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FAO seeks $62m to support agriculture in North-East

Food and Agriculture Organisation (FAO) has appealed to the UN to release 62 million U.S. dollars to support wet-season farming in the north-eastern part of…

Food and Agriculture Organisation (FAO) has appealed to the UN to release 62 million U.S. dollars to support wet-season farming in the north-eastern part of the country.

Mr Nourou Tall, the Acting FAO Country Representative in Nigeria, made the appeal at a news conference in Maiduguri on Thursday.

“In 2017, FAO is asking for 62 million dollars, under the Humanitarian Response Plan, for Nigeria.

“Of this, 20 million dollars is urgently required to reach 1.9 million people during the upcoming main planting season that will start in June 2017.

“Missing this season will mean food insecurity and, therefore, humanitarian costs will continue to rise into 2018.

“FAO’s dry season campaign is ongoing, with 174,400 people receiving vegetable seeds, irrigation equipment and livestock support.

“A combination of food assistance and food production support is the only way to address the scale of hunger facing the people of north-eastern Nigeria,’’ he said.

Tall also urged other development partners to assist in raising the money so as to avert impending food crisis in the area.

He said that the money was expected to come under the Humanitarian Response Plan for Nigeria.

Tall reiterated that 20 million U.S. dollars, out the expected funds, would be used to support wet season farming in the areas, with a focus on 1.9 million people, during the upcoming planting season that would start in June.

According to him, the 20 million dollars will be used to support wet season farming in Borno, Adamawa and Yobe.

He said that the remaining funds would be used to finance other humanitarian projects in the area.

According to him, about 5.1 million people may face acute food insecurity in Adamawa, Borno and Yobe unless there is quick intervention.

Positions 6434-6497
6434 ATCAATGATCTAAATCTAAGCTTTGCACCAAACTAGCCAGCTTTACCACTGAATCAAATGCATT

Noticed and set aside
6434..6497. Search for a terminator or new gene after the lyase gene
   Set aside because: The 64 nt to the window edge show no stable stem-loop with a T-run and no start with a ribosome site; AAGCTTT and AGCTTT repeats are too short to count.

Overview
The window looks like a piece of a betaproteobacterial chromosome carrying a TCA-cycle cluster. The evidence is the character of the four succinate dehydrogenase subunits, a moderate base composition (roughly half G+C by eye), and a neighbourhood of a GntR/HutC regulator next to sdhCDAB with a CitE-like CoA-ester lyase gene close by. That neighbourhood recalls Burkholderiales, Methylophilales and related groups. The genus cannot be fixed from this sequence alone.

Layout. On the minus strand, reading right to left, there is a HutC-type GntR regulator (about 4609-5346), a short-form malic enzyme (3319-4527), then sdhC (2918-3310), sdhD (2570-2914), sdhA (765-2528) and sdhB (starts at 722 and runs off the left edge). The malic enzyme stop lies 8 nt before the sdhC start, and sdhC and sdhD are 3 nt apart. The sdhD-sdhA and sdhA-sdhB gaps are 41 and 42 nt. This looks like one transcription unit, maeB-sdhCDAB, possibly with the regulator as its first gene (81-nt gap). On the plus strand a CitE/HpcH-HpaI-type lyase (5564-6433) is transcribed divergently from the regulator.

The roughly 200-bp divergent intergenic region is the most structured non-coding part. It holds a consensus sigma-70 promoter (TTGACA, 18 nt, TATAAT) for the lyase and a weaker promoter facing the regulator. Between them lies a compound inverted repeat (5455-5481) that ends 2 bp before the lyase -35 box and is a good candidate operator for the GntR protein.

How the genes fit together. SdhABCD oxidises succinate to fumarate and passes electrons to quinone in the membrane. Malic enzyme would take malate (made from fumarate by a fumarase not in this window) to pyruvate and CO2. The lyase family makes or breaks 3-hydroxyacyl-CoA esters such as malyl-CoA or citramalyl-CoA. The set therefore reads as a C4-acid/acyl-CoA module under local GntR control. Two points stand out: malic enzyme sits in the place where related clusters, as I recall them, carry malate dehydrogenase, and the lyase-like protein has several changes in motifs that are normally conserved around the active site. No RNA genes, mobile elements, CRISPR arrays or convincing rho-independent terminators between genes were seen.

Tall disclosed that no fewer than 174, 400 persons had received farm inputs and irrigation equipment as well as livestock support during the organisation’s campaign on dry season farming.

The FAO country representative said that the organisation in 2016, received about 7.2 million U.S. dollars to fund agricultural activities in the north-eastern part of the country.

He listed the organisations and countries that gave the support in 2016 as Belgium, the European Commission as well as Directorate-General for European Civil Protection and Humanitarian Aid Operations (ECHO).

Funds were also received from FAO’s internal resources, Irish Aid, Japan, United Nations Central Emergency Response Fund (UN-CERF), United Nations Women and World Food Programme (WFP).

Tall said: “Missing the main planting season will force many Internally Displaced Persons (IDPs), returnees and vulnerable host communities to rely on expensive and challenging food assistance well into 2018.

“This will have a broad negative impact on rising hunger, lack of economic and employment opportunities as well as possible harmful consequences, including youth radicalisation.’’

News Agency of Nigeria reports that FAO, in a bid to support internally displaced farmers in the North East, had established farms in efforts to revive their means of livelihood.

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